In addition to durability issues, Turner said the core True Linkswear customer didn’t appreciate the shift — or the deluge of models that followed.

So, in a sense, the two-model lineup both throws a bone to True devotees and casts a wider net.

Turner and company asked: “If we wanted to restart the brand….what would we value?” A commitment to the brand’s core outsider identity, style as articulated in early models, and an emphasis on quality led Turner on multiple trips to China to survey suppliers in early 2017. Eventually, the company settled on a manufacturing partner with a background in outdoor gear and hiking shoes.

“We’ve spent the last few years scouring the globe for the best material sourcing, reputable factories, advanced construction techniques, and time-tested fundamentals to build our best shoes yet. No cheap synthetics, no corners cut.”

Eventually, True settled on two designs: The Original, which, not surprisingly, has much in common with the zero-drop 2009 industry disrupting model, and the Outsider: a more athletic-style shoe positioned to attract a broader audience.

True Linkswear Original: $149

The company emphasizes the similarity in feel between the Original and early True Linkswear models, suggesting that players will feel and connect to the course “in a whole new way.”

  • Gray, White, Black colorways
  • Waterproof full grain leather
  • Thin sole with classic True zero-drop heel
  • 12.1 oz
  • Sockfit liner for comfort
  • Natural width box toe

True Linkswear Outsider: $169

With the Outsider, True Linkswear asked: “What if a golf shoe could be more? Look natural in more environments?”

  • Grey/navy, black, white colorways
  • EVA midsole for lightweight cushioning
  • Full grain waterproof leather
  • 13.1 oz (thicker midsole than the Original)

The company envisions both shoes being worn on course and off.

True Linkswear introduced the more durable and better-performing Cross Life Tread with both models. Turner says the tread is so good, you can wear the shoes hiking.

Both models are available now through the company website only. True Linkswear plans to enter retail shops slowly and selectively.

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Sean O’Hair and Steve Stricker’s Winning WITBs from the 2017 QBE Shootout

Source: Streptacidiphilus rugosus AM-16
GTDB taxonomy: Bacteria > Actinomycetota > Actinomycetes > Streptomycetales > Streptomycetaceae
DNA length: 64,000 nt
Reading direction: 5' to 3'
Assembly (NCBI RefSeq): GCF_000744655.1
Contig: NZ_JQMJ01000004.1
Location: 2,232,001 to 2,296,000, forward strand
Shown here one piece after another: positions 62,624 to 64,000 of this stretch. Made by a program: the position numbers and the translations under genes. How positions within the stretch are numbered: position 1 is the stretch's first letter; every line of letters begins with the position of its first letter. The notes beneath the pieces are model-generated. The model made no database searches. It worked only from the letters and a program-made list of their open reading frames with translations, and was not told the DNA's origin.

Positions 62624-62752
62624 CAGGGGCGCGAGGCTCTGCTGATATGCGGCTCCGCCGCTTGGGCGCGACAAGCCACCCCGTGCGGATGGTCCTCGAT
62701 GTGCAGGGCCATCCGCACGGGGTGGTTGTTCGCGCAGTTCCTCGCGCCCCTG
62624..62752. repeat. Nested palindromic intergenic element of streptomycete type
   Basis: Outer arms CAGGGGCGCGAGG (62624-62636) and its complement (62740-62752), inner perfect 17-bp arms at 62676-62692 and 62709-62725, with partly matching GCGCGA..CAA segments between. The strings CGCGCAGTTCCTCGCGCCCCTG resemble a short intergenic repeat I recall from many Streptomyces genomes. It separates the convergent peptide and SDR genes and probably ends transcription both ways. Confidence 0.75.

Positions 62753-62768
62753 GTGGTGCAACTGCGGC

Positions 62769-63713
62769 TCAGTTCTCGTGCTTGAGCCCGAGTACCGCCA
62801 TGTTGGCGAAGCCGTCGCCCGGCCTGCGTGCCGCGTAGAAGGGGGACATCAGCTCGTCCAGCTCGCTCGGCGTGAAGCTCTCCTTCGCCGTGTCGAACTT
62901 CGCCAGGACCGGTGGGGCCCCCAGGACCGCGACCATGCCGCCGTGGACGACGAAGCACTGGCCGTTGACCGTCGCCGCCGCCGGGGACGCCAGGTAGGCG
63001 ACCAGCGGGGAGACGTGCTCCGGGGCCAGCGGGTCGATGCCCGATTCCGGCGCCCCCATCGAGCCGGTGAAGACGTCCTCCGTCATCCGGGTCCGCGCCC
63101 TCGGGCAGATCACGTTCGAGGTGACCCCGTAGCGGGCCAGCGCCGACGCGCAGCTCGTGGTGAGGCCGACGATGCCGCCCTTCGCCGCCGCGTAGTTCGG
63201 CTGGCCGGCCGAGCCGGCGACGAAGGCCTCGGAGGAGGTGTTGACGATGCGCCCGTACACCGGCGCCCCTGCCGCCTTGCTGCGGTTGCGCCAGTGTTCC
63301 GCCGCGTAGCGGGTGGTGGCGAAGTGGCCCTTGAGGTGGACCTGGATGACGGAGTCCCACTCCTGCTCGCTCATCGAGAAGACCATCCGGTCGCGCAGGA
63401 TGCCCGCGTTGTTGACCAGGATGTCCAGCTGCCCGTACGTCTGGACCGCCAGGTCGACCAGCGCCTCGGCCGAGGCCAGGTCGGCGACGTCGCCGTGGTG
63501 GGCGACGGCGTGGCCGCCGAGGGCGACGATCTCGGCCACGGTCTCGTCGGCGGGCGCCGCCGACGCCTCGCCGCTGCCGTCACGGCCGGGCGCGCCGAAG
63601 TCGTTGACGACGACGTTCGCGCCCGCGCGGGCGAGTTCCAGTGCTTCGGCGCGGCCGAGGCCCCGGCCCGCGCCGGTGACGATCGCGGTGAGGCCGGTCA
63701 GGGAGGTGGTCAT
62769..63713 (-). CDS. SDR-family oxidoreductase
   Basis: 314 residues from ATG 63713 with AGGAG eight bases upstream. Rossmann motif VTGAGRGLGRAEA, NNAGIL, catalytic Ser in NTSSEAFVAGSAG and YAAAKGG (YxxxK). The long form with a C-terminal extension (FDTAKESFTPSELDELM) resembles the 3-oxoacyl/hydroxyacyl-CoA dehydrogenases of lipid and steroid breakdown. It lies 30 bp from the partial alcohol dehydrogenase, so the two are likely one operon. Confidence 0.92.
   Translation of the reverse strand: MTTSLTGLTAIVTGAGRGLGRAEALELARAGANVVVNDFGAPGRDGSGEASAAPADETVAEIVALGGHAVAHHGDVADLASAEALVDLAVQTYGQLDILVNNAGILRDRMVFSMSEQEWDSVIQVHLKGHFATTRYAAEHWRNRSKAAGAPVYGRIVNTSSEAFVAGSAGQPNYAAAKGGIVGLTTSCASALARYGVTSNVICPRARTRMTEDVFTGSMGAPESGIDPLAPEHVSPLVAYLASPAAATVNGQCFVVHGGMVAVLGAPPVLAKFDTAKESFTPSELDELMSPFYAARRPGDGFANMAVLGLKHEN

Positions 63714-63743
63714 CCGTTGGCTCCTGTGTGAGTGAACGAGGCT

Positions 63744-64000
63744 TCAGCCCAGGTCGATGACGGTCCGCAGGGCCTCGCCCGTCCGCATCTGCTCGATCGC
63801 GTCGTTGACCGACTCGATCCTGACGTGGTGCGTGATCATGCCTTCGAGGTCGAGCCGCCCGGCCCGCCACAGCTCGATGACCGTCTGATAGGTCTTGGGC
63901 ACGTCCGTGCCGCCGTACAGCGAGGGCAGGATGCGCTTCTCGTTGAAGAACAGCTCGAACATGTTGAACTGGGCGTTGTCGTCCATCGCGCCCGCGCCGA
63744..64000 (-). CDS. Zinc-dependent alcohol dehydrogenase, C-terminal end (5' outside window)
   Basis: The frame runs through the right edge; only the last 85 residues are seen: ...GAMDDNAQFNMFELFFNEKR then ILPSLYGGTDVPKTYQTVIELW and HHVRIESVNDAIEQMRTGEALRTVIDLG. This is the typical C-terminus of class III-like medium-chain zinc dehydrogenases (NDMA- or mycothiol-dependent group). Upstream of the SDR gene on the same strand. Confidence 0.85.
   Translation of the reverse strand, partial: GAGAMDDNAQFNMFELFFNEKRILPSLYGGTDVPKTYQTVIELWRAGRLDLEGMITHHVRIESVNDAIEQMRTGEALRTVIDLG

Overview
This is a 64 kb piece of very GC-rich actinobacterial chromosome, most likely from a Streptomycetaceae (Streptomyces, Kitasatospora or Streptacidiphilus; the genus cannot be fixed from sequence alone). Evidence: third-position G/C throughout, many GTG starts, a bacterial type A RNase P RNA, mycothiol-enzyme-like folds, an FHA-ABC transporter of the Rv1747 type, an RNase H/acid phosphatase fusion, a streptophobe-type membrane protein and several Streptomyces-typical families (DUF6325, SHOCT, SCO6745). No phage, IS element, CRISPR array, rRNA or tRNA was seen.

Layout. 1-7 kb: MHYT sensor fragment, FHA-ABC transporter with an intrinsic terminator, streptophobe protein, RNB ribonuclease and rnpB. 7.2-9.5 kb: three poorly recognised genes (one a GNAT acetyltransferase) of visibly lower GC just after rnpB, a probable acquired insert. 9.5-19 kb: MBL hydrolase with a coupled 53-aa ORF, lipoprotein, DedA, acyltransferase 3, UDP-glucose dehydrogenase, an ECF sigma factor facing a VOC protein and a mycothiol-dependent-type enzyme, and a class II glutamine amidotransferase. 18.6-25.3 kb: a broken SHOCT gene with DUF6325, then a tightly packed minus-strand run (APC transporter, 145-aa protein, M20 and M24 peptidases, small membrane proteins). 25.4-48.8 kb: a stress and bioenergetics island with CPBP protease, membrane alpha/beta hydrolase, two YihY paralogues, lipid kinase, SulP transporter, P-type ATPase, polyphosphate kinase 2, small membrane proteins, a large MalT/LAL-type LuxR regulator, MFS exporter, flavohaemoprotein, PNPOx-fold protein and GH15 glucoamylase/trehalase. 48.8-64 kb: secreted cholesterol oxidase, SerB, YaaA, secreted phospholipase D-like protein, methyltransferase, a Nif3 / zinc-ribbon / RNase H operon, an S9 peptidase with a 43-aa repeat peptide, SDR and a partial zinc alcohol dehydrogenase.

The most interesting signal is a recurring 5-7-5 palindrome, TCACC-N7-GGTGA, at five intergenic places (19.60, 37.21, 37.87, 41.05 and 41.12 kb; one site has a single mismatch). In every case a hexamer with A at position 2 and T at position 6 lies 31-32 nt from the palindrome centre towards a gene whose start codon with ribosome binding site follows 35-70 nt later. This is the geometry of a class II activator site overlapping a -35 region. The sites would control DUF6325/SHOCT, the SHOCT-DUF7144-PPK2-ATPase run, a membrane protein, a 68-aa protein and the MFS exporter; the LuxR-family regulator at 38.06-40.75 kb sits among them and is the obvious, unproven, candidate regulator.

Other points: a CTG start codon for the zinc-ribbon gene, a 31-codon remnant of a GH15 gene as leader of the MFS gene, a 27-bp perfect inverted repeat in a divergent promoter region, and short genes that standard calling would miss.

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The team of Steve Stricker and Sean O’Hair closed the QBE Shootout with an 8-under 64 for a two-shot win over Graeme McDowell and Shane Lowry. O’Hair made a timely eagle on the par-5 17th hole at Tiburon Golf Club to lock up the first place prize of $820,000 ($410,000 each).

Here’s a look at their bags.

Sean O’Hair

Driver: Titleist 917D2 (9.5 degrees)
Shaft: Mitsubishi Tensei CK Pro White Prototype 60TX

3 Wood: Titleist 917F2 (15 degrees)
Shaft: Mitsubishi Diamana S+ Limited Edition 70TX

5 Wood: Titleist 915F (18 degrees)
Shaft: Mitsubishi Rayon Diamana S+ Limited Edition 80TX

Irons: Titleist 716 T-MB (4-iron), Titleist 718 AP2 (5-PW)
Shafts: True Temper Dynamic Gold Tour Issue X100

Wedges: Titleist Vokey Design SM7 prototype (50, 54 and 58 degrees)
Shafts: True Temper Dynamic Gold Tour Issue S400

Putter: Scotty Cameron prototype

Golf Ball: Titleist Pro V1

Related: Sean O’Hair WITB

Steve Stricker

Driver: Titleist 913D3 (8.5 degrees)
Shaft: Fujikura Motore Speeder VC 8.2X

3 Wood: Titleist 915F (13.5 degrees)
Shaft: Mitsubishi Rayon Tensei CK Pro White 80TX Prototype

Hybrid: Titleist 816H1 (17.0 degrees)
Shaft: Fujikura Motore Speeder VC 9.2X

Irons: Titleist 718 CB (3-9)
Shafts: KBS Tour Prototype

Wedges: Titleist Vokey Design SM6 (46, 54 and 60 degrees)
Shafts: True Temper Dynamic Gold S400 w/ Sensicore

Putter: Odyssey White Hot 2

Golf Ball: Titleist Pro V1x

Related: Steve Stricker WITB 2017

Note: We originally reported Stricker had a Scotty Cameron putter in the bag, per Titleist’s equipment report. Stricker did, however, have a Odyssey White Hot putter in play during the final round of the QBE Shootout.